Windows 8 ran fine with just 1GB on my old netbook.
It's a "software" cache, it's stored in RAM.
I didn't describe anything, and if you still think it's 1080i, then either you didn't understand how it works correctly, or the person who described it to you got it wrong. I posted a link earlier to the game developer's blog where the technique is described in detail: https://www.killzone.com/en_GB...
It doesn't directly come from the previous frame like in an interlaced mode, it's instead generated using information from the 3 previous frames.
Also, the HUD is rendered at full resolution.
It's not. Here's how it works.
It's not 1080i either.
There are 1920 columns in each frame. What's different is how half of those columns are rendered.
Their term is temporal reprojection, which is the most accurate. The scaling term is an incorrect simplification made by the writer. Scaling implies it's a linear tranformation but in this case there's also an element of prediction using the motion buffers.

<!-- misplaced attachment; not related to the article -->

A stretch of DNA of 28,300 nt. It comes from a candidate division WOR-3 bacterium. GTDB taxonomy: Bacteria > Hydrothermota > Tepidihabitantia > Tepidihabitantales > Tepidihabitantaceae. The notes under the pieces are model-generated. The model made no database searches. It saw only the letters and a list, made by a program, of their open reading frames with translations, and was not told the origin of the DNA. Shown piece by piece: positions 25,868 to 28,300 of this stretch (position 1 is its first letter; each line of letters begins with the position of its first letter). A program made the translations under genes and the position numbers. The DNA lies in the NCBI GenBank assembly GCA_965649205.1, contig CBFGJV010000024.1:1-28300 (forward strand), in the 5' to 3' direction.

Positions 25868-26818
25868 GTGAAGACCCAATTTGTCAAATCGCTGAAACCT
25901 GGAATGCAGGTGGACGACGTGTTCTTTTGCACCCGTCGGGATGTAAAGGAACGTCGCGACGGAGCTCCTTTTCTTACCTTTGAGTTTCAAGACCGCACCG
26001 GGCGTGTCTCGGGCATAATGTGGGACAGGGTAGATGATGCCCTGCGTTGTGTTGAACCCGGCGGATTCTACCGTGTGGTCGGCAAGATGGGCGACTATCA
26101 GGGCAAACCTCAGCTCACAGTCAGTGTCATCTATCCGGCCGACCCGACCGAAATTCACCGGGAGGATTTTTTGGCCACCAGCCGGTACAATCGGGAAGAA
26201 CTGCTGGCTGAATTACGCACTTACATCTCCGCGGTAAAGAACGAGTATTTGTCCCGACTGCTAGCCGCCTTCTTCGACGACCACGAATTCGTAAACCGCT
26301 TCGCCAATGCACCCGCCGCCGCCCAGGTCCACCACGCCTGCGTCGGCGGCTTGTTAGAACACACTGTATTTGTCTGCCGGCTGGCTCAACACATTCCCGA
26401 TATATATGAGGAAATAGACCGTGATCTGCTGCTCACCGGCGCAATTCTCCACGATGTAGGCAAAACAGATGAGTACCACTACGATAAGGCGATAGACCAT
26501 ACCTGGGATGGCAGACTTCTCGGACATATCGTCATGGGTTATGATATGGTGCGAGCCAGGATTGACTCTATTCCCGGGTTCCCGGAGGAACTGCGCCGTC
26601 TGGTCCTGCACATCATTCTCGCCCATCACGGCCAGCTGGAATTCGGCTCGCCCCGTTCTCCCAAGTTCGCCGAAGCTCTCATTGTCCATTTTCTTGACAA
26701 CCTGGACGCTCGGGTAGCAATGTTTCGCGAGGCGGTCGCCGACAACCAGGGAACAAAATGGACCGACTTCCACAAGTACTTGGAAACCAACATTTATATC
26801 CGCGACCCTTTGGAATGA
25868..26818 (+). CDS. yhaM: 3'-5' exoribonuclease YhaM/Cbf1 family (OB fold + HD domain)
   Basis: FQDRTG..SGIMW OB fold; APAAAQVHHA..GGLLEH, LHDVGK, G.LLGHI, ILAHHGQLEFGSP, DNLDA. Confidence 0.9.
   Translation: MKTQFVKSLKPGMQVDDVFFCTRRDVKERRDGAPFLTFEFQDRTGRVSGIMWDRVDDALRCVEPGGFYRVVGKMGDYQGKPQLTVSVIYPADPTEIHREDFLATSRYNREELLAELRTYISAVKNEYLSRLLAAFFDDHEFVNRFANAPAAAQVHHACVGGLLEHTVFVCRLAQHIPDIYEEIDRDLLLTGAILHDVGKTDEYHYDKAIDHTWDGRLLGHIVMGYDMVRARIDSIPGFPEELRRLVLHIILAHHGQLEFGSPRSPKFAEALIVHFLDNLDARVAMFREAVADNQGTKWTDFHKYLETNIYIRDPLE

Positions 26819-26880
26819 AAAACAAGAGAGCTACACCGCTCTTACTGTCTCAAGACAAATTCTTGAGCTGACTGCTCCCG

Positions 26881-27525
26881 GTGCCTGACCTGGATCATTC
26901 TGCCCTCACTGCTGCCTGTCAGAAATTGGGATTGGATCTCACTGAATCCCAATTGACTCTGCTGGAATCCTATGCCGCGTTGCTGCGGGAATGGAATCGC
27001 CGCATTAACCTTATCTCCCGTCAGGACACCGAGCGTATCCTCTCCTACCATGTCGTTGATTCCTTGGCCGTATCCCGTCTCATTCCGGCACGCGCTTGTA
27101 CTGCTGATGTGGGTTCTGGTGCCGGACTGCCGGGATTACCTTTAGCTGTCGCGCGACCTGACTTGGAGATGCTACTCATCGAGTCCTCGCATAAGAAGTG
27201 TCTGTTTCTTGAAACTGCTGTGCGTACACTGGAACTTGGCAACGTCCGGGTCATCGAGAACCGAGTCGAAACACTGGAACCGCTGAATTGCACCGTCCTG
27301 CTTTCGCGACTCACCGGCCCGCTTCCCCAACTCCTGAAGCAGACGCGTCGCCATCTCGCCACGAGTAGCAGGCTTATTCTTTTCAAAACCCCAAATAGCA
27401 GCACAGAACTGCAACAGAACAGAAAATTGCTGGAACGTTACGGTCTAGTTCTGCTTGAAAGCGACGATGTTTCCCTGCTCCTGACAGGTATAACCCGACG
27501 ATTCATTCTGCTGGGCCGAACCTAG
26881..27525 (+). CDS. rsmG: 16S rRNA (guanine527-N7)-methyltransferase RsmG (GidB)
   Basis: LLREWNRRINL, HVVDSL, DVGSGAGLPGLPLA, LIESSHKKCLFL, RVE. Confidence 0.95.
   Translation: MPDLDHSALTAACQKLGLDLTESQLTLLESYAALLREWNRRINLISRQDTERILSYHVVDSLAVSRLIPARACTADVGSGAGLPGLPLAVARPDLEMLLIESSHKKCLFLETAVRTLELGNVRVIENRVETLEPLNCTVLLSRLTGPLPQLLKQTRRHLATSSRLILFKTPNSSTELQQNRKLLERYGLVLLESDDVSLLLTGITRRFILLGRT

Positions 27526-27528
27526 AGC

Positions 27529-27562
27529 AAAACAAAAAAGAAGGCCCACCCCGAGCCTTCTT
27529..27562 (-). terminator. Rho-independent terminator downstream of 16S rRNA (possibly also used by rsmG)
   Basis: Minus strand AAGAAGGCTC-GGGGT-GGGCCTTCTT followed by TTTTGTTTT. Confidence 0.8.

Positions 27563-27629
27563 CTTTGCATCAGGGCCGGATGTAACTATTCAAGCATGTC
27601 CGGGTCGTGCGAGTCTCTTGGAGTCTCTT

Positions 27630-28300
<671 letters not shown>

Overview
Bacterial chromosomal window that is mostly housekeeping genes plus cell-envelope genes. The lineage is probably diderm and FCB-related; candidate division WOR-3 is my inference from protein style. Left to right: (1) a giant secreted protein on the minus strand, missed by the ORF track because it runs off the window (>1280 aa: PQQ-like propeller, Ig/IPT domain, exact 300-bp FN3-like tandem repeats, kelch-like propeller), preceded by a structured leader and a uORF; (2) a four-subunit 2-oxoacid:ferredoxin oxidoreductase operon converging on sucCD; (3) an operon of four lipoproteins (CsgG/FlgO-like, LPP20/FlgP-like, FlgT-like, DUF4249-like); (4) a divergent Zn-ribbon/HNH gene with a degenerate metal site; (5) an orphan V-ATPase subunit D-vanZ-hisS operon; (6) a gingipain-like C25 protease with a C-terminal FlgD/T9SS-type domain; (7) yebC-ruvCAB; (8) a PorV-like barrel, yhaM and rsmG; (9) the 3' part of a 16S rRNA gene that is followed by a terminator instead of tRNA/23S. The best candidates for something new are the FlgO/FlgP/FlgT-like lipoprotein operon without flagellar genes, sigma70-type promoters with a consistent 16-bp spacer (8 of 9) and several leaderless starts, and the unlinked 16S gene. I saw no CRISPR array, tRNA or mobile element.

They are not pixels from the previous frames. They are new pixels generated using pixels and motion vectors from the previous frames.
It's not scaling and it only looks slightly blurry with fast movement, otherwise it look just as if it was rendered at full resolution.
That's arguable. Pretty much all AAA games render some stuff (shadows, particle effects, etc...) at half or quarter resolution. Where do you draw the line between what's native resolution or not?
You're confused. The person I was replying to wasn't talking about Morpheus since it's obviously not on sale.
Sony doesn't have theirs on sale yet, and it's still at least a year away. What you used is probably their old HMD, which isn't a VR headset.
They haven't opensource it. What they did is release documentation for it, and the RPi foundation has hired someone to work on an open source driver.
They do more than just CPU cores. The GPU in this thing, for example, is from ARM.